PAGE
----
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The Count, the Widow and the Clandestine Couple

Teatro Regio
01/15/2020 -  & January, 17, 18, 22*, 24, 2020
Domenico Cimarosa: Il matrimonio segreto
Carolina Lippo (Carolina), Marco Filippo Romano (Il Signor Geronimo), Alasdair Kent (Paolino), Markus Werba (Il conte Robinson), Monica Bacelli (Fidalma), Eleonora Bellocci (Elisetta)
Carlo Caputo (fortepiano), Orchestra del Teatro Regio Torino, Nikolas Nägele (conductor)
Pier Luigi Pizzi (stage director, sets & costumes), Andrea Anfossi (lights)

(© Edoardo Piva)

Based on an English play, The Clandestine Marriage, Cimarosa’s most famous opera was quite popular at the time of its creation and during much of the following century. The music is reminiscent of contemporaries such as Salieri, Mozart and Haydn, and on occasion there are moments announcing Rossini. Nowadays, Il matrimonio segreto is the only Cimarosa opera that is still occasionally performed. Teatro Regio di Torino offered the opportunity to watch this relatively rare opera under ideal conditions: original contemporary sets, smart and intelligent staging by Pier Luigi Pizzi and an excellent cast.

Like Così fan tutte, the opera has 6 characters, an ideal number for an intimate comedy. The entire opera takes place in the house of the rich merchant Geronimo. The protagonists are the merchant, his two daughters, the haughty Elisetta and the spirited Carolina, his widowed sister Fidalma, his young enterprising secretary Paolino and finally the latter’s friend, an English nobleman, Count Robinson. In the opening scene, we learn that Carolina and Paolino have secretly wed a few months earlier. Paolino is arranging to convince his nobleman friend Count Robinson to marry the older daughter Elisetta for her enticing dowery. He is convinced that the nouveau riche merchant would accept his marrying the younger daughter once the family is ennobled through Elisetta’s marriage. Since this is a comedy, things get complicated. The Count is not impressed by Elisetta and wants to marry Carolina instead. Geronimo agrees as the Count offers to lower the dowery by half. Finally, the widow Fidalma has set her eyes on young Paolino. Things get hectic until the young couple are caught in Carolina’s bedroom and confess their marriage. To soothe the situation, the gallant Count Robinson accepts marrying Elisetta bringing the opera to a happy end.

Pier Luigi Pizzi is a multitalented artist. This gifted stage director also designs the sets and costumes. Though the intrigue does not really work in a contemporary setting, the action is moved to the present time. Geronimo’s home is a smart apartment worthy of a chic interior design magazine. He is also that all-too-rare stage director that understands great comedy is not buffoonery.

Basso Marco Filippo Romano was an excellent choice for Geronimo. He has a natural comic verve and he clowns around without excess. His amusing Act I aria “Udite, tutti udite” is very much in Rossini’s style and Romano makes the most out of it. The other comic is the widow Fidalma, sung by Monica Bacelli, whose rich mezzo contrasts well with the soprano of the two sisters. Bacelli manages to amuse through her vocal interpretation as well as by her acting as a lovesick middle-aged woman who vehemently courts the young Paolino. Her Act I aria, “E vero che in casa io son la padrona” is an excellent depiction of the character.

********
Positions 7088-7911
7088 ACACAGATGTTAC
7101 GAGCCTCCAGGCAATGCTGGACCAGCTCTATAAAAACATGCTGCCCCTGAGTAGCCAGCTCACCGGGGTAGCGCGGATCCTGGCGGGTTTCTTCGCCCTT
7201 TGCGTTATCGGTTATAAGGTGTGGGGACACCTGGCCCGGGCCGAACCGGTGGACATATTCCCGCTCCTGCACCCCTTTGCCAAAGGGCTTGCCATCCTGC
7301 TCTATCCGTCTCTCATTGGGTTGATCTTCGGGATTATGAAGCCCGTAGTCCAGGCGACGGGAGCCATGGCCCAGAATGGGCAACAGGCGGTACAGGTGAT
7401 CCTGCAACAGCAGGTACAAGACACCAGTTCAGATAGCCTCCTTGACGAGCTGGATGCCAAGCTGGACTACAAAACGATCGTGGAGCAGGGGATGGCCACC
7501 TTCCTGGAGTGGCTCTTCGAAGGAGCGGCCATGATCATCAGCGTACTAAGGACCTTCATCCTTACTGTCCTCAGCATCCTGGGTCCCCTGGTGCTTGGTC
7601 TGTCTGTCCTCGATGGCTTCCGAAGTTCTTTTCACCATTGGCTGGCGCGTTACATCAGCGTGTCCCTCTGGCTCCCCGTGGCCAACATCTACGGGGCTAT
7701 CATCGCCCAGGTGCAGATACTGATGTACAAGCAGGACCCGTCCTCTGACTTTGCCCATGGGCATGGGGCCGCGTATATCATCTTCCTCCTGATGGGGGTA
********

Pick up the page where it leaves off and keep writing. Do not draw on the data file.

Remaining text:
Austrian baritone Markus Werba is an ideal Count Robinson portraying the English nobleman as nonchalant more than supercilious or pompous. The latter choice would have led to more buffoonery and less bite. In his opening aria “Senza tante ceremonie,” he paints the character well and without excess. Australian tenor Alasdair Kent sings Paolino and is able to convince one of the character’s naiveté, which makes him much more sympathetic. Vocally, this is an accomplished Rossini singer who is already making a name for himself. He is also a convincing actor who moves well on stage. He impressed in his Act II aria “Pria che in ciel spunti l’aurora” with the refinement of his style. Equally impressive was Carolina Lippa as Carolina. Her soprano is fruity and agile, her technique is secure and her stage presence overwhelming. Though Eleanora Bellocci, the older singer Elisetta, is a competent singer, her voice is too similar to Lippa’s. This somewhat weakens the duets between the two and the delightful Act I trio “Signora Sorellina, le faccio un inchino” (Carolina-Elisetta-Fidalma). Much of the music is in the form of trios and ensembles rather than arias. The Act I quartet “Sento in petto un freddo gelo” (Count Robinson-Carolina-Elisetta-Fidalma) was masterfully and elegantly sung. Nikolas Nägele was an attentive conductor who sometimes opted for fast tempi, but he certainly has a feel for this music. In all, a delightful evening.

Ossama el Naggar



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